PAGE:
Invictus Games Champion Elizabeth Marks Donates Medal to Say Thank You

Elizabeth Marks is a soldier; an athlete; an inspiration; and a quadruple-gold-medalist at the 2016 Invictus Games, held last week in Orlando.  Like the poem Invictus by William Ernest Henley, Marks’ unconquerable soul carried her out of the night of her injuries and near-death, and it is with a lens washed with gratitude that she reflects on the road that led her from the induced coma she was in for 10 days at Papworth Hospital in 2014 to the top of the podium in Orlando.

Though victorious in 4 events, Marks only took home three of those golds; the gold medal she received for the 100 freestyle she returned to Prince Harry in a gesture of thanks, entrusting the Prince to return it to Papworth Hospital, near Cambridge in the UK, where she received treatment after attempting to compete at the inaugural Invictus Games in 2014.  At Papworth Marks was put on an ECMO machine–extracorporeal membrane oxygen machine–which functioned as an external lung for Marks for 10 days.  During this time Marks was placed in an induced coma.

During her time at Papworth, Jacob Marks, Elizabeth’s brother, was by her side.  He remarks that he feels very lucky his sister was at Papworth and doubts she could have been taken care of as well somewhere else.  Elizabeth states that the gold medals she earned are a direct reflection of the love and support she received at Papworth and during her recovery and training since London.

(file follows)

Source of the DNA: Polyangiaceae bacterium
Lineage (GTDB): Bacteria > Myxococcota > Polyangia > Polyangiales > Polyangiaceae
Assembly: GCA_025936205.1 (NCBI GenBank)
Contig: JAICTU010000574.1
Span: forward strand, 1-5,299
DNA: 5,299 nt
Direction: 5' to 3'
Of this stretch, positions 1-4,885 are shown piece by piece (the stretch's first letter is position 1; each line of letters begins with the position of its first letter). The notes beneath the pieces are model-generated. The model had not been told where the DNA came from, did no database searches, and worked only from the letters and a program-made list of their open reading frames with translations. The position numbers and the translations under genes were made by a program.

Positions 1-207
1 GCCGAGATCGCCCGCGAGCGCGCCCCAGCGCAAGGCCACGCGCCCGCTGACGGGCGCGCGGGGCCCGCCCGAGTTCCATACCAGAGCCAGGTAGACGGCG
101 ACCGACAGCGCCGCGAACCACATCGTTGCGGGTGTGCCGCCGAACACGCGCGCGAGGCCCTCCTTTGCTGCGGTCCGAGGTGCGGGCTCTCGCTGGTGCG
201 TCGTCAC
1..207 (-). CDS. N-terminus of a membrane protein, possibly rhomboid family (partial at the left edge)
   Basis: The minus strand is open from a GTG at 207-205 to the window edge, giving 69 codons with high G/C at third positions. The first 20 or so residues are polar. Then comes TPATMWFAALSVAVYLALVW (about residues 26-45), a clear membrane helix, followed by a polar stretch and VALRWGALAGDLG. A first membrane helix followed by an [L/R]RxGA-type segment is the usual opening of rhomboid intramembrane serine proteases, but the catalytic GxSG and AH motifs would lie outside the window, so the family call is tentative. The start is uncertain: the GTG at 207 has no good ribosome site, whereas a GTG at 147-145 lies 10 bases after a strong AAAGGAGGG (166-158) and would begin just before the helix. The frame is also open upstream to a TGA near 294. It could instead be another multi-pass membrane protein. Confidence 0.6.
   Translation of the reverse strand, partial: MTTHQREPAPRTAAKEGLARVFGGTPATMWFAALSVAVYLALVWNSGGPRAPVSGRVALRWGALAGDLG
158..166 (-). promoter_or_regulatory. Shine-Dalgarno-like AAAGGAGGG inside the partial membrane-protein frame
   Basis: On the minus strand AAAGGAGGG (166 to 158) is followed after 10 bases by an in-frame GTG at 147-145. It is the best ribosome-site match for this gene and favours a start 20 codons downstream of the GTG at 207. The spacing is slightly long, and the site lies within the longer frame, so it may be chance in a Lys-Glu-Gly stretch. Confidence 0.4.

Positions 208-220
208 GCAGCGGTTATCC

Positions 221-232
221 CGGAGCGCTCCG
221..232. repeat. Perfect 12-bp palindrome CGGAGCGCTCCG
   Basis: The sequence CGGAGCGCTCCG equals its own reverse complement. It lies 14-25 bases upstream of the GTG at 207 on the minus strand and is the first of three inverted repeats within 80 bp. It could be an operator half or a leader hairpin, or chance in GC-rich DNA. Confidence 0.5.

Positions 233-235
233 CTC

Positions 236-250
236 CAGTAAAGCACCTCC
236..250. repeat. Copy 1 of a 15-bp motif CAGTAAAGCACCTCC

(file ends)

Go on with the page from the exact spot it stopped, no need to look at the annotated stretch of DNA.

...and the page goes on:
The Invictus Games, named for the poem Invictus by William Ernest Henley, are about finding strength during times of adversity.  Comprised of military veterans and current servicemen and women from around the world that have sustained injury or illness during their terms of duty, the Invictus Games empowers athletes that have joined their corps, while also spreading awareness of these life-altering impacts.  Marks sustained serious injury to her hips in 2010 during deployment in Iraq where she served as a medical assistant, and it is due to decreased mobility in her legs as a result of that injury that she is eligible to compete in the Invictus Games and Paralympic competition.

Last week in Orlando Marks was victorious in the 50 backstroke, 50 breaststroke, 50 freestyle, and 100 freestyle.  Since the Invictus Games of 2014, Marks has broken multiple American para records in class SB7, as well as pick up 4 gold medals at the California Classic meet.  Marks is the first woman and first female swimmer in the US Army’s World Class Athlete Program.  Not satisfied with her accomplishments in Orlando, Marks has set her sights on Rio, and will be competing in the Paralymic Trials at the end of June.  In addition to punching her own ticket to represent the USA and the Army in Rio, Marks hopes to inspire more soldiers to get in the pool.

Though training can be quite painful for her at times, Marks says that it’s nothing compared to the sacrifices made by other servicemen and women, and that it is their sacrifice that pushes her to keep going.  After the outpouring of support that she received in 2014, Marks says about her 4 gold medals, “It’s not so much that I’ve earned them, but that the Invictus team has earned them as a whole.”  Paralympic Trials for swimming will be held June 30th – July 2nd at the Mecklenburg Community Aquatic Center in Charlotte, NC.  The Paralympic Games will take place September 7th – 18th in Rio de Janeiro, Brazil, at the same Olympic park and in the same facilities as the Olympics which directly precede them.

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About Reid Carlson

Reid Carlson

Reid Carlson originally hails from Clay Center, Kansas, where he began swimming at age six.  At age 14 he began swimming club year-round and later with his high school team, making state all four years.  He was fortunate enough to draw the attention of Kalamazoo College where he went on to …

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